The Well-Being Journal

New Methodology Helps Organizations Better Measure the Impact of Absenteeism

Madison Agee

New studies have shown some of the positive outcomes associated with well-being improvement programs among employers, such as improvements in overall well-being and individual well-being elements, higher productivity, lower rates of absenteeism, and gains in job performance. And now, recently published research helps organizations that are looking to better measure the impact of these programs. A new study authored by the Healthways Center for Health Research expands upon existing, widely accepted methodologies and provides organizations with a more comprehensive and robust way to gauge the impact of their well-being improvement programs.

The study “Regional Economic Activity and Absenteeism: A New Approach to Estimating the Indirect Costs of Employee Productivity Loss”, was published in Population Health Management and introduces a new method for measuring the economic impact of work-related absences. Called the Regional Productivity Loss (RPL) method, the new method expands upon the most commonly used and widely accepted method, the Human Capital Approach (HCA). The study showed that measuring the impact of workplace absenteeism using the RPL method resulted in materially higher cost estimates than would have been found via the HCA method (34 percent higher for two smaller employers and 51 percent higher for a larger employer).

For decades, the HCA method has been the most widely accepted measure for helping employers quantify the economic impact of workplace absenteeism, but the method has some significant weaknesses. To address these deficiencies, Healthways researchers developed the RPL model, which has three significant advantages over the HCA method:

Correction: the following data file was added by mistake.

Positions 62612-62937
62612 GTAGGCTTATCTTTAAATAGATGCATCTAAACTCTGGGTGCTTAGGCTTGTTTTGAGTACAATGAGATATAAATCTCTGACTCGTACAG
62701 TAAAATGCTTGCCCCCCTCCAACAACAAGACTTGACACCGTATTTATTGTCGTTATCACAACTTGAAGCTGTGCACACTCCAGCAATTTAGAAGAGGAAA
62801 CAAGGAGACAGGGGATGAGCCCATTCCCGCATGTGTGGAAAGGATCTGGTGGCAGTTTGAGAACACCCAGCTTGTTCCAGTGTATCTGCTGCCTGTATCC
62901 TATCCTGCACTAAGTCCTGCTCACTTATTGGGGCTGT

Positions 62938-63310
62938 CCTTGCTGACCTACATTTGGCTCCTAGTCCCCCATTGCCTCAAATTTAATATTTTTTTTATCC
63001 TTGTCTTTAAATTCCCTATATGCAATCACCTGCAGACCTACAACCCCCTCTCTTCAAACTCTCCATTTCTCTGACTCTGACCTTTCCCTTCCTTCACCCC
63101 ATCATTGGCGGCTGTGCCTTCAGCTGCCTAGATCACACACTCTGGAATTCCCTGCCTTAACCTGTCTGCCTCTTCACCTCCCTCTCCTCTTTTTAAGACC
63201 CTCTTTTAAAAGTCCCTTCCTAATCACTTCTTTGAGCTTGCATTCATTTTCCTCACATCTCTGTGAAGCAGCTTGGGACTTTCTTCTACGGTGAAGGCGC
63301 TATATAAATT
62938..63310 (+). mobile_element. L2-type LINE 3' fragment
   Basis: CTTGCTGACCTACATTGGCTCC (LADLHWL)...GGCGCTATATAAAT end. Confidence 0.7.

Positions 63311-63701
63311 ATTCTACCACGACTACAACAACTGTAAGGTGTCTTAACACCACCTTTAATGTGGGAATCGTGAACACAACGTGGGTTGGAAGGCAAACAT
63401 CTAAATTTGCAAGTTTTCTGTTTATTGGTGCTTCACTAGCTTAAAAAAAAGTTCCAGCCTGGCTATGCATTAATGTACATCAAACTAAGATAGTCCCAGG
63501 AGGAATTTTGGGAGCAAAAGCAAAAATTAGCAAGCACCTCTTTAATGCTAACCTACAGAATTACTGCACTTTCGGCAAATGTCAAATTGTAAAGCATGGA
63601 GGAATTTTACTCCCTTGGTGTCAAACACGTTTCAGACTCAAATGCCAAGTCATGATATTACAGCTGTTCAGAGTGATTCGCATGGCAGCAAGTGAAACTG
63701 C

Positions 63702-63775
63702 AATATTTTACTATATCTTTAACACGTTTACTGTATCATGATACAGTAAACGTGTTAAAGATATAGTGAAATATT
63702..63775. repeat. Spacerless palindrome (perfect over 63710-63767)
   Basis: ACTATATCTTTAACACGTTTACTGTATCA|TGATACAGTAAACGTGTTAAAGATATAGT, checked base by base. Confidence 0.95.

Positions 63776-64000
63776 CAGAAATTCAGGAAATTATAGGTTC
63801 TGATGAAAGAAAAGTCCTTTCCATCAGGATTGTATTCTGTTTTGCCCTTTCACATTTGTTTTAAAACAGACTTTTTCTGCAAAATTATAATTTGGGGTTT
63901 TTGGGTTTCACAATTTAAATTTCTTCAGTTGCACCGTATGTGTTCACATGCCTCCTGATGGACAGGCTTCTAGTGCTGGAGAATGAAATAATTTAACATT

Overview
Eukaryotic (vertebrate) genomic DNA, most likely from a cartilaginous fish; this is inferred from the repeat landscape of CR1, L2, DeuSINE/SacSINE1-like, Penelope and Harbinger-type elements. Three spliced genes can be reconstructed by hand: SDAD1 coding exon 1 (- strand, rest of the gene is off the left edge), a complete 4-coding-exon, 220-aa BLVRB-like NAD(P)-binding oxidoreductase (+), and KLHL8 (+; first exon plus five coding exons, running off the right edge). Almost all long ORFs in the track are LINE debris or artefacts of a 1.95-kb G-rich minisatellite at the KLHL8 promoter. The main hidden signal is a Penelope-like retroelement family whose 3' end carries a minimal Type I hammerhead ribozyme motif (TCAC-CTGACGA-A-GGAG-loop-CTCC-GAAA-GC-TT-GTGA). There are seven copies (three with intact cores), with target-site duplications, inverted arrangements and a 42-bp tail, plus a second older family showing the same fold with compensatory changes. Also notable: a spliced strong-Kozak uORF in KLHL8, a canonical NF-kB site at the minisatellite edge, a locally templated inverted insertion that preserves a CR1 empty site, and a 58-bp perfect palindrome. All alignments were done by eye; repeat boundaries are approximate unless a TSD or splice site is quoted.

• Measures lost output and not simply lost wages. The RPL method recognizes that employees are expected to generate value for an employer above and beyond their hourly wage — otherwise, how would an organization be profitable?
  • Accounts for labor replacement for the absent employee. The RPL method acknowledges that when an employee is absent, a co-worker often steps in to cover the workload.
  • Extends the impact of lost productivity to the regional level. The RPL method takes into account the “ripple” effect of workplace absenteeism, by measuring the impact of a single employer’s workplace absenteeism on businesses that interact with that employer, such as vendors and customers, as well as organizations that interact with those businesses.

Because of these advantages over the HCA method, the RPL method more comprehensively calculates the economic impact of workplace absenteeism and thus better conveys the value of programs aimed at reducing absences, such as well-being improvement programs. This is especially true in industries where employees are highly skilled or trained and not easily replaced if they are absent.

In an upcoming article, we’ll take a look at another study authored by the Healthways Center for Health Research that also makes an important contribution to the science of well-being improvement program measurement.

Topics: Science and Research

Did Dan Buettner Convince a NYT Foodie to Adopt a Healthier Lifestyle?

Madison Agee